CHCF Health Care Leadership Program fellow Sergio Camarillo, MBA, MS, RN, decided he wanted to be a physical therapist after he learned about the profession at a career day in high school. While taking prerequisite courses for physical therapy in college, he became friends with a man who planned a career in a different health care field: Nursing.
“At the time, that struck me as odd because I saw nursing as a predominately female profession,” Camarillo said.
But, when the time came to enter a physical therapy program he ran into a roadblock: a waiting list. Camarillo’s friend convinced him to go to nursing school instead. “I was one of three men in the program at San Jose State and there were around 60 women,” Camarillo said. “It was uncomfortable at first, but as I progressed in the program I realized I had picked the right profession.”
Since then, Camarillo received two master’s degrees: in nursing and business administration. He is now director of patient care services for critical care, cardiac, emergency, trauma and the center of excellence and development for Sutter Health in Modesto.
A few years ago, Camarillo spoke to his son’s sixth grade class for a career day. “When I told them ‘I’m a nurse,’ there was a giggle in the room.” He explained to the kids that nursing is not just for women and eventually took the whole class to the hospital so they could see first-hand what nursing entails.
“Movies or media portrayals don’t do it justice,” Camarillo said. “Whenever there’s a male nurse, he is usually ridiculed or poked fun of.”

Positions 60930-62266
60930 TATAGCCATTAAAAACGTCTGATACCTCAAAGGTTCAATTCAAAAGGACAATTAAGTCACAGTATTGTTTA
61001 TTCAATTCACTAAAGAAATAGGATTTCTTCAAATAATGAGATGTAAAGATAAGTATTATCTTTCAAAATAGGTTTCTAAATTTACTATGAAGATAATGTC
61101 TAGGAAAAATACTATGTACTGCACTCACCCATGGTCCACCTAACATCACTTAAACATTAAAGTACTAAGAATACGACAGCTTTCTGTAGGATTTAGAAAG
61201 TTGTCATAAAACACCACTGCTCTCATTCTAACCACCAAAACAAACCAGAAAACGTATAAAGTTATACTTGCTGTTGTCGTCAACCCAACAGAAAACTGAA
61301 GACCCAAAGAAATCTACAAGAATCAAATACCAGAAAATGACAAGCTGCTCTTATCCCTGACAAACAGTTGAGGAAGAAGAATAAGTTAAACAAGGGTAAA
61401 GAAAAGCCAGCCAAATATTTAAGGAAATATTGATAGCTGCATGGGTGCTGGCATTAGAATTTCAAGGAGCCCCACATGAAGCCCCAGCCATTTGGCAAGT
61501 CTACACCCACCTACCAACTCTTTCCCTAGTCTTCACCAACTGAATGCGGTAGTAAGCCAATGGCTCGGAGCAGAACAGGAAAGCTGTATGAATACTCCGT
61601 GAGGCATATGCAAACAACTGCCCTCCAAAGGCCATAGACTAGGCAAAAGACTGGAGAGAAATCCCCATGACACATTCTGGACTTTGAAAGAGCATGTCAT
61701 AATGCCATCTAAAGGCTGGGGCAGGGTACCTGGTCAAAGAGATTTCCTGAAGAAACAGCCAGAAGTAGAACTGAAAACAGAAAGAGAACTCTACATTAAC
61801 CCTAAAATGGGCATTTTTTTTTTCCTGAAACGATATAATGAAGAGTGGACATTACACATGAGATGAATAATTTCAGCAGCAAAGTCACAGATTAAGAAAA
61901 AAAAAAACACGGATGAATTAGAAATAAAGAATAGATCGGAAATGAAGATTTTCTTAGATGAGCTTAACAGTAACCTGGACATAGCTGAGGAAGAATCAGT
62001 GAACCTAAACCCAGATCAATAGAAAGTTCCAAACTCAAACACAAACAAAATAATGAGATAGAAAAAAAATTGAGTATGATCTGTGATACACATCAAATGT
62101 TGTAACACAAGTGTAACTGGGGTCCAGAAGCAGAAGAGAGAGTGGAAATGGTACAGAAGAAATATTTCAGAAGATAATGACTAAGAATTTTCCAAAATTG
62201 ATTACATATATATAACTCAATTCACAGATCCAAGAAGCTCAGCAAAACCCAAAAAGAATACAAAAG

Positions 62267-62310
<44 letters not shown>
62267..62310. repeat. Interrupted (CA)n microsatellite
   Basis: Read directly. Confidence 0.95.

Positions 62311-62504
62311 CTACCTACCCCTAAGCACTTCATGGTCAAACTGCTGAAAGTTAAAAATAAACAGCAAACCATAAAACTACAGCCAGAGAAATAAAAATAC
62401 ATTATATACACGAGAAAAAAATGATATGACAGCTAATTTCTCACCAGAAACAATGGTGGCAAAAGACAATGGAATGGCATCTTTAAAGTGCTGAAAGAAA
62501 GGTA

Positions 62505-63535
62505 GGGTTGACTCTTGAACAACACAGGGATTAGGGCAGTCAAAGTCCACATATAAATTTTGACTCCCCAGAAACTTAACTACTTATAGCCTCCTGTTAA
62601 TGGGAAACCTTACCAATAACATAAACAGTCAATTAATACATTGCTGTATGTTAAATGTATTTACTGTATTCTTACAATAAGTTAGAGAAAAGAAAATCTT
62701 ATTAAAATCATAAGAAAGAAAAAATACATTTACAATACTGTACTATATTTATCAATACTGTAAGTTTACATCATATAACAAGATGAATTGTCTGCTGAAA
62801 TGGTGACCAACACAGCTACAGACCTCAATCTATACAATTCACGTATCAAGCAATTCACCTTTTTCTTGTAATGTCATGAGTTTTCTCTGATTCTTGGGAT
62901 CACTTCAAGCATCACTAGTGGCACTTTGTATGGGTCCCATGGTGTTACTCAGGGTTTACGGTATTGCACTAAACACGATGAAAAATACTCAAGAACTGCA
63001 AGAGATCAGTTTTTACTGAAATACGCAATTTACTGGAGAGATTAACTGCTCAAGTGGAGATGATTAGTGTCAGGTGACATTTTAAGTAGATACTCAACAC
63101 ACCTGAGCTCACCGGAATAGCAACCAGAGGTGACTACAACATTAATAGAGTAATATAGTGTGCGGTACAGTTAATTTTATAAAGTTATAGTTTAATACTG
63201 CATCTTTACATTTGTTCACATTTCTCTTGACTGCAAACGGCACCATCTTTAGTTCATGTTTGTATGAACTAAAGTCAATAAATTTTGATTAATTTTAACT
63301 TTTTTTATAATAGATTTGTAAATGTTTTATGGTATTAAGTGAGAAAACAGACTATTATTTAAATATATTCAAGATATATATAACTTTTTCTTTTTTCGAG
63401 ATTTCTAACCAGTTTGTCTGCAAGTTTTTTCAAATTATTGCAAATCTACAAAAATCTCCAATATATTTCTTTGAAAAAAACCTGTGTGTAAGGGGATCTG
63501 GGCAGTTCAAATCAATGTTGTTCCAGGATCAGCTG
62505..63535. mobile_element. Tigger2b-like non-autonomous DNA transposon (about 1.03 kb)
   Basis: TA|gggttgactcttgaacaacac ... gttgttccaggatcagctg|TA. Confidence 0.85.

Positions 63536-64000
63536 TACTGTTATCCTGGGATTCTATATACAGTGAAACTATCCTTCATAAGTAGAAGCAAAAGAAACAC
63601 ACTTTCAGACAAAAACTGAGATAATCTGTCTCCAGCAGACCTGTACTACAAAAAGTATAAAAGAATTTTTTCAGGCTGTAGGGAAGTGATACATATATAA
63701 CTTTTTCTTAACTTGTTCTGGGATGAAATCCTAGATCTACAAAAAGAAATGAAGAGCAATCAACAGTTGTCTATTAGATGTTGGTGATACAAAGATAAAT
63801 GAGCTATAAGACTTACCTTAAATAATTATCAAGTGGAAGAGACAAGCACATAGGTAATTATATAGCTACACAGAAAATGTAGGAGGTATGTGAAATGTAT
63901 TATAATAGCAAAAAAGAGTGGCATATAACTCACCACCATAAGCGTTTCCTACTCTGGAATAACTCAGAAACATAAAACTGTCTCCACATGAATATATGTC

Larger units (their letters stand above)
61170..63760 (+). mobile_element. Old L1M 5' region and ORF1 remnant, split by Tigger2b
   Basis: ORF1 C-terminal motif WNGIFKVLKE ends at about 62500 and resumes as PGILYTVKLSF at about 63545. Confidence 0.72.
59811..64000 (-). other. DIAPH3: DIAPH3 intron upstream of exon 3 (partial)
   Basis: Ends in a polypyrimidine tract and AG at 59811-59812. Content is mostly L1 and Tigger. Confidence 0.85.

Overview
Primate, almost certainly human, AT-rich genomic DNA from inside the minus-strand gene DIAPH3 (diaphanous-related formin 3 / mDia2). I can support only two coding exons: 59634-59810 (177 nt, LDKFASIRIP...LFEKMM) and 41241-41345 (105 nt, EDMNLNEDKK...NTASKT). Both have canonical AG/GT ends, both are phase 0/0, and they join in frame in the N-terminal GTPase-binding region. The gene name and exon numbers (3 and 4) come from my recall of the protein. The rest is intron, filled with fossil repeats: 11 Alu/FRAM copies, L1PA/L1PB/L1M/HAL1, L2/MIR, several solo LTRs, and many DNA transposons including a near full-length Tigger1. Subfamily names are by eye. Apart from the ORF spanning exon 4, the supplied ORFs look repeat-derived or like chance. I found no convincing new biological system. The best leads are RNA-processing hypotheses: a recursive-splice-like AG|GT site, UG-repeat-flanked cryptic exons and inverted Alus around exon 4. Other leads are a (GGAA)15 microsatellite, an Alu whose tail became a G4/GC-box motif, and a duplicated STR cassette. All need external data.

In spite of the stigma, male nurses get paid more. A recent New York Times article cited Healthorce faculty member Ulrike’s Muench’s research, which found that male registered nurses (RNs) make more than $5,000 per year than their female counterparts across most settings, specialty areas and positions.
Healthforce Center’s recently published California Board of Registered Nursing survey found notable growth in the share of employed male RNs, from 7.4 percent in 2004 to 14.4 percent in 2008. The share has declined slightly since then; in 2016, 11.9 percent of working RNs were male, as shown in the figure below.
“Leaders of health care organizations must find a way to recruit more male nurses,” said Healthforce Center Director Sunita Mutha, MD, FACP. “Right now they are missing out on a huge pool of talent. No gender has a claim on caring.”
Healthforce Center’s survey found that men in California account for higher shares of Filipino (18.2%) and Native American (17.6%) RNs and lower shares of White (9.5%, Mixed/Other (8.8%) and Pacific Islander (9.5%) nurses. As seen in the figure below, male nurses are more racially and ethnically diverse than female nurses. The majority of male RNs are non-White and nearly one-third of male nurses are of Filipino heritage (29.9%).
The study, which also included interviews with nurses, documented sexism in the workplace: “I frequently, at least annually, experience overt sexism by nurses, administrators, contractors, patients and family members [who feel] that men [don’t] belong in nursing. The last job I left had five cases of sex discrimination pending,” said one interviewee.
Though he has faced challenges, Camarillo's experience as a nurse has been mostly positive. As a fellow in the California Health Care Foundation Health Care Leadership Program, he brings a unique perspective to a group of clinicians with varying backgrounds including physicians, pharmacists and behavioral health specialists. “Being a nurse has given me a broader sense of purpose about what I can do for my community,” Camarillo said.